Anyone who’s been a landlord for any length of item knows that headaches and hassles are simply part of the job description. And number-one among those headaches/hassles is problem tenants. For truly bad tenants in Port-Elizabeth, eviction is always an option. But that can be a lengthy and expensive process, so it’s better to find other ways to deal with bad tenants to solve the problems. Below, you’ll find 5 ways to deal with bad tenants in Port-Elizabeth in order to avoid having to have recourse to eviction.
1. Tenants Who Won’t Pay
A common category of bad tenants in Port-Elizabeth is those who just won’t pay their rent. And this, of course, will adversely affect your cash flow.
The thing to keep in mind, though, is that tenants don’t pay for a variety of reasons, and often they’re not being malicious or trying to stiff you. “Tenants.” industry experts say, “can withhold rent from landlords for a number of reasons, from cash flow shortages or temporary unemployment, to repair and maintenance disputes. Communication is critical when confronting this issue, and it’s important to understand the tenant and the nature of the issue and try to negotiate, if possible.”
As a landlord, you have a couple of options to solve this problem. The first and most effective is setting up a payment plan that makes paying more manageable for the tenants. You could, for example, when tenants are struggling financially . . .
- Implement “a policy of accepting a partial payment from a resident once per year”
- “[P]rorate the late fees and delinquent rent over the remainder of the tenant’s lease”
- Allow weekly partial payments instead of larger monthly payments
- Apply the security deposit to the delinquent rent payments
Another option is to change the tenants’ living arrangements. “If a tenant can no longer afford the rent, landlords can set them up with roommates or move them to smaller, lower-cost units.”
2. Tenants Having Problems With Other Tenants
And then there are those who are bad tenants in Port-Elizabeth because they are too loud or just obnoxious. Despite your best screening efforts, this kind of tenant can still slip through and can problems for you and other tenants.
The first step in dealing with this kind of problem tenant is to encourage and allow the tenants to resolve the problem themselves.“Make a clause in the lease that specifically states that all tenants are to make every able attempt to settle arguments without your intervention. Include a message stating that if you must get involved, one tenant might not be pleased with the resolution, and someone stands a good chance of leaving the property.”
But you may have to step in. In that case, mediation may be called for. Just be sure to “explain the consequences in a calm manner to aid in resolution. At some point, your residents hopefully understand that the net impact is on them, not you.” Also make “sure that any lease or rental agreement contains property regulations and rules, in addition to tight clauses regarding these disagreements.”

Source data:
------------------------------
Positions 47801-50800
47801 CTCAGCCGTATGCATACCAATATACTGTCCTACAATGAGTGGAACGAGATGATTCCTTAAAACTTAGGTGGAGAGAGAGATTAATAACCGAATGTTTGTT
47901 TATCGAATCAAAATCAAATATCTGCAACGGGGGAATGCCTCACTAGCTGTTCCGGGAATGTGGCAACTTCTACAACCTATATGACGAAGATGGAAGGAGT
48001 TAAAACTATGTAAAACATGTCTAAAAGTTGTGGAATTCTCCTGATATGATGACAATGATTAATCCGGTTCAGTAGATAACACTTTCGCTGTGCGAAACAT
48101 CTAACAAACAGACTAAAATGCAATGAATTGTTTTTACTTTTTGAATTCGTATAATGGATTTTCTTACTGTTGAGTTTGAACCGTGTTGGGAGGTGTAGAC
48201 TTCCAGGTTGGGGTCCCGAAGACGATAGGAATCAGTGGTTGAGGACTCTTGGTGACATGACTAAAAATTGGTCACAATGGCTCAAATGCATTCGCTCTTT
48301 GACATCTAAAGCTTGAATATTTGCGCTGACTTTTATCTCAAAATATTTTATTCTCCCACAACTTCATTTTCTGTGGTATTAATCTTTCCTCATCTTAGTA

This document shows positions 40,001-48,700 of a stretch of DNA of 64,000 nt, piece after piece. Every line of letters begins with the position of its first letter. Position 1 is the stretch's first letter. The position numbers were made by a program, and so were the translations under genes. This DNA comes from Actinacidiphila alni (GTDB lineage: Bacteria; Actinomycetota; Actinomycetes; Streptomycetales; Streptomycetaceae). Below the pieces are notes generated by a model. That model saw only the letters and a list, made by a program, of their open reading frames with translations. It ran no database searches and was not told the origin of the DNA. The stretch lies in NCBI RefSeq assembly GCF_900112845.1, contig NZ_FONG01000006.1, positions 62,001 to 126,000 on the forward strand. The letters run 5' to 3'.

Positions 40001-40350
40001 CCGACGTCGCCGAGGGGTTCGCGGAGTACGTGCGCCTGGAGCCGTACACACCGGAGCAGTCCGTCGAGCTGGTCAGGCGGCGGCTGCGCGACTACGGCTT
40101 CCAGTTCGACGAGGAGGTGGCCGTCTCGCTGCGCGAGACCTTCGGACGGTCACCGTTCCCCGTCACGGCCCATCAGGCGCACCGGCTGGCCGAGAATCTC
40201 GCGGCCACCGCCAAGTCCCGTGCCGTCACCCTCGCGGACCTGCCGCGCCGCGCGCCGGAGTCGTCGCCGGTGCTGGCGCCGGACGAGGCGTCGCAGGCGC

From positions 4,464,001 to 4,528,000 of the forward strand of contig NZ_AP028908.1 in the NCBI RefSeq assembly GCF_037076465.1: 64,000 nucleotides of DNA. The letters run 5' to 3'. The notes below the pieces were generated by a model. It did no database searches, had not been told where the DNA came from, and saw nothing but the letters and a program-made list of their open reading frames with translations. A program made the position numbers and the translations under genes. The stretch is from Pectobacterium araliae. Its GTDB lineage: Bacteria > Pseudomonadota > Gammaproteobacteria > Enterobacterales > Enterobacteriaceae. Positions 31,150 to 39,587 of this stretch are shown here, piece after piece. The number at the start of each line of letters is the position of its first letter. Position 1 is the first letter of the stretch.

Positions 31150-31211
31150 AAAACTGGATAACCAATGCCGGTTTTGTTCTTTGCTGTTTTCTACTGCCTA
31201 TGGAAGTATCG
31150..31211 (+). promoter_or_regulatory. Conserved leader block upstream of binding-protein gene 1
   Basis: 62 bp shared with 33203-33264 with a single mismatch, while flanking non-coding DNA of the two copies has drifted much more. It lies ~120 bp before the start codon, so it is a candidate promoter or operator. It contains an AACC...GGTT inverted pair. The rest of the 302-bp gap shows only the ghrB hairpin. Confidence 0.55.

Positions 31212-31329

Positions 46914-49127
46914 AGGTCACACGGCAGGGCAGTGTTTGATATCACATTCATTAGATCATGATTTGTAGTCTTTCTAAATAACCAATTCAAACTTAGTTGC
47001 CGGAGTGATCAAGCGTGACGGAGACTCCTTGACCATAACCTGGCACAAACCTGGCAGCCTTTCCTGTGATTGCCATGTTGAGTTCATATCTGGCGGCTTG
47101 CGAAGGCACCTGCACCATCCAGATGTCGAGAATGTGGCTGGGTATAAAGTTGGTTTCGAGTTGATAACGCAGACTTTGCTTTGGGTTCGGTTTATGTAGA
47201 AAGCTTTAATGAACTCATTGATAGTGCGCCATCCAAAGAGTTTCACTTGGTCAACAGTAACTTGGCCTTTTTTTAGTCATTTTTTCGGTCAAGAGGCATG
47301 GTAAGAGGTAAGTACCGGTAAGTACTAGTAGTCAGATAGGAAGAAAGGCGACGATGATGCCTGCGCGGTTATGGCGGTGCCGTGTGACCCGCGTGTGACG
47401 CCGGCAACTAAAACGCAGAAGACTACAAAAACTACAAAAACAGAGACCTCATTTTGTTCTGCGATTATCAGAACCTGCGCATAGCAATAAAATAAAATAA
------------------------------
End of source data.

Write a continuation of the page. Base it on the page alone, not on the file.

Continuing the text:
3. Tenants Who Pay Late
Some tenants do pay, but they always pay late – not withholding payment, but just late. In dealing with these bad tenants in Port-Elizabeth, it’s wise to keep in mind that the reason for late rent payments may be fairly innocent, something like mere forgetfulness.
You could meet with these tenants “to discuss their situation and why the rent is always late. You could also do things like waive late fees and other penalties if they promise to pay any late rent in full.” Another effective tactic is to send out payment reminders. Though it takes a little extra effort and time, it could be an easy fix for the problem.
4. Don’t Renew the Lease
When the methods outlined above for dealing with bad tenants in Port-Elizabeth don’t produce results, you still may not have to resort to eviction.
An option you have at this point is simply to refuse to renew the lease. Just be aware that this typically isn’t an immediate solution and that you need to “understand your local laws related to tenant protections before you do this. Usually, you can send your tenant a letter that informs them that their lease will not be renewed once it expires. You may need to give them 30, 60, or 90 days’ notice, depending on your state and local laws.”
5. Consider a “Cash for Keys” Agreement
Another last-resort solution, short of eviction, for dealing with bad tenants in Port-Elizabeth is the “cash for keys” agreement. It will cost you, but it will also get a bad tenant out of your hair and solve the problem. “A cash for keys agreement is a legally binding contract, whereby you pay a tenant a lump sum of money, and their lease is canceled, and they have to move out of your property.”
But, you may be wondering, why should you pay a bad tenant to move out? For the simple reason that it makes financial sense.
“It can easily cost $5,000 to evict a tenant and take months to do so. If you can just pay $1,000 and have a bad tenant move out within a week, you’ll be able to save a bunch of money – and start renting your property to a more qualified tenant right away.”
But Be Careful . . .
Whatever method you choose to deploy in dealing with bad tenants, make sure you’re aware of all the legal ramifications and implications. Tenant-protection laws are far broader than they were just a few years ago. Your best bet is to consult an experienced Port-Elizabeth agent to get help understanding exactly what you can and can’t do as a landlord. So for assistance dealing with bad tenants in Port-Elizabeth, contact us today at .